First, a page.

It is an interesting paradox: those who have money are those who typically qualify to borrow it. The necessary condition for credit access is already established finances. Those who stand to benefit the most from borrowed money are those who do not have it. Steps toward financial inclusion in India are governed by this idea. Many programs continue to amend credit access in India, develop the informal credit market and lower interest rates in the hopes of developing the country’s economy from the bottom up.

– Sloan Bousselaire

Photo: Flickr

TurkeyIt can be difficult to get investment projects off the ground when potential investors themselves cannot access credit. Without investment projects, it becomes difficult to lift people out of poverty, so the issue itself is critically important to The Borgen Project.

So, how does the current picture look regarding credit access in Turkey?

Turkey boasts the second-largest banking system in Emerging Europe, after Russia. The term “Emerging Europe” refers to poorer economies in central, eastern and southeastern Europe. Think Serbia and Albania, not Germany or France.

The Turkish system is highly liquid and well-capitalized, granting it great flexibility to lend financing to investors looking to develop the region. There are many viable options for those looking to get a loan in Turkey.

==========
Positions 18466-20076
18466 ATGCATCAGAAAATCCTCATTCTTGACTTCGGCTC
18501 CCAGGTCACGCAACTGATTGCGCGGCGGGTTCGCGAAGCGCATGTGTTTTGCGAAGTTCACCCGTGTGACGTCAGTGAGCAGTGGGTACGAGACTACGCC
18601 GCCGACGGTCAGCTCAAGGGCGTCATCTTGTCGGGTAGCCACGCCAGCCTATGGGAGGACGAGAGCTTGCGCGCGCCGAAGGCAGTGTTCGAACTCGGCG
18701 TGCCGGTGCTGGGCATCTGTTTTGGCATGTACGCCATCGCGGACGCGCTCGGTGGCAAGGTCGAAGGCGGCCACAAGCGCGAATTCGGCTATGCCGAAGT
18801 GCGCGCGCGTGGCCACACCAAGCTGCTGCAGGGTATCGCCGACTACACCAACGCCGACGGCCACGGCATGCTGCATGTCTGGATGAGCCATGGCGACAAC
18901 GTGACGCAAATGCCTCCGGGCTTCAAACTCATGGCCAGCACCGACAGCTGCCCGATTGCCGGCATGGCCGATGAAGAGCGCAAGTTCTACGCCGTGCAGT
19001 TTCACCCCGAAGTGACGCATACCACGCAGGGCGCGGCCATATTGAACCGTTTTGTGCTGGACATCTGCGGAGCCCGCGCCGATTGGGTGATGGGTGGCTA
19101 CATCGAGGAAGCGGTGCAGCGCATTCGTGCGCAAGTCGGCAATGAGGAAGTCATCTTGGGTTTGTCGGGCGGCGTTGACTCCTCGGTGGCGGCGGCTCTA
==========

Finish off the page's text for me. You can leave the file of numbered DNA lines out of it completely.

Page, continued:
Turkey’s system supports three types of banks: standard deposit banks, development and investment banks and participation banks. Any of these may grant loans in the form of cash, non-cash or interest-free (i.e., participation) loans in local or foreign currency. Leasing and factoring companies are also an option and several international development banks also provide funding. The European Investment Bank (EIB) and the International Finance Corporation (IFC) are two such entities.

In 2016, the World Bank reported that Turkish bank account, debit card and credit card ownership were at an impressively high level, which tends to indicate access to finance. As of then, the country had also recently increased its rate of savings, which bodes well for future credit access. However, the data show that women continue to have less access to credit than men, despite progress being made.

Just this past September, Reuters reported that Turkish President Tayyip Erdogan called for banks to open credit access in Turkey for investors and to lower their interest rates. Erdogan strongly opposes high-interest rates and wants to pressure the banks—especially state banks—to makes this change.

According to Hürriyet Daily News, this comes after Deputy Prime Minister Mehmet Șimșek announced earlier this year the creation of a new Credit Guarantee Fund that allows crafts and tradespeople easier access to financing. Bloomberg reports that policymakers don’t intend to expand that fund despite the growth it has already sparked. Time will tell whether that is a good move.

Hopefully, the overall increase in lending power will spur even more investment and growth in Turkey and serve as an example to other nations struggling with high levels of poverty.

– Chuck Hasenauer

Photo: Flickr